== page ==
With well over a decade in the field, his experience includes management of hotel and vacation property, retail and café operations, development of retail and hospitality space, and raising capital from both domestic and international investors.
“My very first step into the commercial space was investing as a limited partner, and if I knew then what I know now, I wouldn’t have made that investment. But I learned a ton from it, and I'm glad I did do it… it's helped me quite a bit as I’m going out there and talking to other potential investors.”
In regard to good sponsorships: “whatever systems need to be in place to work with an insurance adjuster to get things settled quickly, those things have to be in place.”
“When somebody asks me how to vet an opportunity, start with the team. What’s their track record, get to know them, what's their style.”
“A good sponsor can make a mediocre deal, [and] do better than a mediocre sponsor can with a good deal.”
02:05 - Brad gives us an overview of his college background, his internship in Seattle, and how he got started in the real-estate space.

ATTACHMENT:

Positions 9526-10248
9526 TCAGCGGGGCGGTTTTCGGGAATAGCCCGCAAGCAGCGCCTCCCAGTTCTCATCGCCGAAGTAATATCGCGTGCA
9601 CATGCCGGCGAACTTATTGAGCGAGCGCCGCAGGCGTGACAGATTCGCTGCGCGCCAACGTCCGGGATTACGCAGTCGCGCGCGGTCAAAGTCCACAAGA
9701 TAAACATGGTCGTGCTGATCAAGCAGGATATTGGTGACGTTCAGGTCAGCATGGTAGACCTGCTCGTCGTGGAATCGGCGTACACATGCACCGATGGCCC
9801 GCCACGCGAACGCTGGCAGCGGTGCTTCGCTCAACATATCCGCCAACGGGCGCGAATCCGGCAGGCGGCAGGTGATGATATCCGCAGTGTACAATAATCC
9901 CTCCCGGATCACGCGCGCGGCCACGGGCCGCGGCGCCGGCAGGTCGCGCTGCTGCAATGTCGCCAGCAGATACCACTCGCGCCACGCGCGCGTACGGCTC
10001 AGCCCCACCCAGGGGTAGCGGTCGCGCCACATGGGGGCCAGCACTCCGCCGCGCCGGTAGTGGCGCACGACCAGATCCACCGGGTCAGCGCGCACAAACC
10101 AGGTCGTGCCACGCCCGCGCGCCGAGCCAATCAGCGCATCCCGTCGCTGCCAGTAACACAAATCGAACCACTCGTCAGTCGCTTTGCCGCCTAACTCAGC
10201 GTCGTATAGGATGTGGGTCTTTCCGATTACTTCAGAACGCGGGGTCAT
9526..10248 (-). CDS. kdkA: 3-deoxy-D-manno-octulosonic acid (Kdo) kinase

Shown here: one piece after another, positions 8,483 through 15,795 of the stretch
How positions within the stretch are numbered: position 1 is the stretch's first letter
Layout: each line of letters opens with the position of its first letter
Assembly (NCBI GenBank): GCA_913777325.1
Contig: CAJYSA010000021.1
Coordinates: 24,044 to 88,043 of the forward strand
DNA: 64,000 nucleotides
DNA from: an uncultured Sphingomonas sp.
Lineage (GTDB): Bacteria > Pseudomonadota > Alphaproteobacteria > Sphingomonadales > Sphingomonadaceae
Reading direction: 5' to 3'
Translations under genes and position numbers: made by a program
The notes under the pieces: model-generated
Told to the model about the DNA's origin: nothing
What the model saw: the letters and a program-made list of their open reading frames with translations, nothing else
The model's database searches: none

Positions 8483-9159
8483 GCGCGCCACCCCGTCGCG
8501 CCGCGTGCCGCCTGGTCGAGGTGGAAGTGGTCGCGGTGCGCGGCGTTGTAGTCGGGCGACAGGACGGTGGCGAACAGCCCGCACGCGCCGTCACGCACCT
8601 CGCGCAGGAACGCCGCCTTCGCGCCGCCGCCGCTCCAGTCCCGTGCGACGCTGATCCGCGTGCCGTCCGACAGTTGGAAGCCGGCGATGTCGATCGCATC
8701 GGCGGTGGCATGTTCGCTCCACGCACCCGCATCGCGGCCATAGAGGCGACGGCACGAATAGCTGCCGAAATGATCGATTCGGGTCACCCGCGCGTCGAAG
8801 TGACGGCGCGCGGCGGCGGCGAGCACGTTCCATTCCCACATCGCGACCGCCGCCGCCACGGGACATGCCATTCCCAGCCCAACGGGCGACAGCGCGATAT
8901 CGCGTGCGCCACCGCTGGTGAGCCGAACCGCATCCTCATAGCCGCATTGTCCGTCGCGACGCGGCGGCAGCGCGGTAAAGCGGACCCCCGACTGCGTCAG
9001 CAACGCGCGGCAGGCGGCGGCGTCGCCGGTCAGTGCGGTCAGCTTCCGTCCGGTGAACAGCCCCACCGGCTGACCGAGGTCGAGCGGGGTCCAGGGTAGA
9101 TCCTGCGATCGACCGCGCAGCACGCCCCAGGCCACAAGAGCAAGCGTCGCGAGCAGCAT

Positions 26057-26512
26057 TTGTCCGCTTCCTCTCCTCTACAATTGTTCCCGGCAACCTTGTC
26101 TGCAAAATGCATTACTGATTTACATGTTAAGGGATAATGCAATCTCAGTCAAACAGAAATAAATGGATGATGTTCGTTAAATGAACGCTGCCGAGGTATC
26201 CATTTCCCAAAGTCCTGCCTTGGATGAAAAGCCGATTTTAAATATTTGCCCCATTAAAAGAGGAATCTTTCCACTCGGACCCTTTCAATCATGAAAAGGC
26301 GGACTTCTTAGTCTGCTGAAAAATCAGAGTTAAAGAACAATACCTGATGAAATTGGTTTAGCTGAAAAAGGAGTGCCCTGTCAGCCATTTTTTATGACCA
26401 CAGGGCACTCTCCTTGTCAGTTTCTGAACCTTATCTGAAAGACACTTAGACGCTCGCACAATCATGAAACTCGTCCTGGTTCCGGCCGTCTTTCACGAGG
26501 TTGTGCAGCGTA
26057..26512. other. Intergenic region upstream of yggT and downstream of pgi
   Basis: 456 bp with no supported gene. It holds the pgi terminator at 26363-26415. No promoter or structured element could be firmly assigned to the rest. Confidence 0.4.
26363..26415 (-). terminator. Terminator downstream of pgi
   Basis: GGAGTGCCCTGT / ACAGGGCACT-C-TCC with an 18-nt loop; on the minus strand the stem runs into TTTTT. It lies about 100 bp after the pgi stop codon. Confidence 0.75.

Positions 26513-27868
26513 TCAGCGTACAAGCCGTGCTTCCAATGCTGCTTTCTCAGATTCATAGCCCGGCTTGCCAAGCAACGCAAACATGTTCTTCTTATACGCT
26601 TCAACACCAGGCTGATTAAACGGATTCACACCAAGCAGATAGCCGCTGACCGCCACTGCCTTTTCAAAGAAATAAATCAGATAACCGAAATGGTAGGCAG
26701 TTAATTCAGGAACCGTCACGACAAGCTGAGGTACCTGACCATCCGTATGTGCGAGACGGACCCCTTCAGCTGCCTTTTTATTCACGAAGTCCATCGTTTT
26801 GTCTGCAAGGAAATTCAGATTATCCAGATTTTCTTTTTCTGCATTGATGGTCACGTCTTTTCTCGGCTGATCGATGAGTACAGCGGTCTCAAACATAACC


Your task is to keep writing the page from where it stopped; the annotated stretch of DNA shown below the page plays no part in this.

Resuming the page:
04:54 - Brad tells us how he transitioned into commercial real estate.
11:15 - Talks about the role teams play in the real-estate space, especially in Texas.
14:10 - Brad discusses how he’s attracted limited partners towards investment opportunities.
16:50 - Brad talks about the vetting process in regard to sponsors and how he figures if they can meet the expectations of his team and investors.
17:56 - Brad delves into what he thinks went wrong during one sponsor partnership that wasn’t the right fit/did not go well.
22:06 - Brad tells us where he believes he could have done better with this sponsor partnership.
24:16 - Brad tells us his answer to this question—what’s more important: the sponsor or the deal?
25:56 - Brad talks about how his investment activities have changed during 2020.
Tue, 13 July 2021
#331: Multifamily, Syndication, Residential to Senior Housing Conversions, and So Much More! -with Prashant Kumar
Prashant Kumar is a real estate expert and syndicator.
As Founder and Managing Partner at MyRealityGains, he applied his 25+ years of experience in corporate America to analyzing opportunities and managing his real estate operations. He acquires and holds stable, income-producing multifamily apartment complexes in emerging US markets with long-term capital appreciation.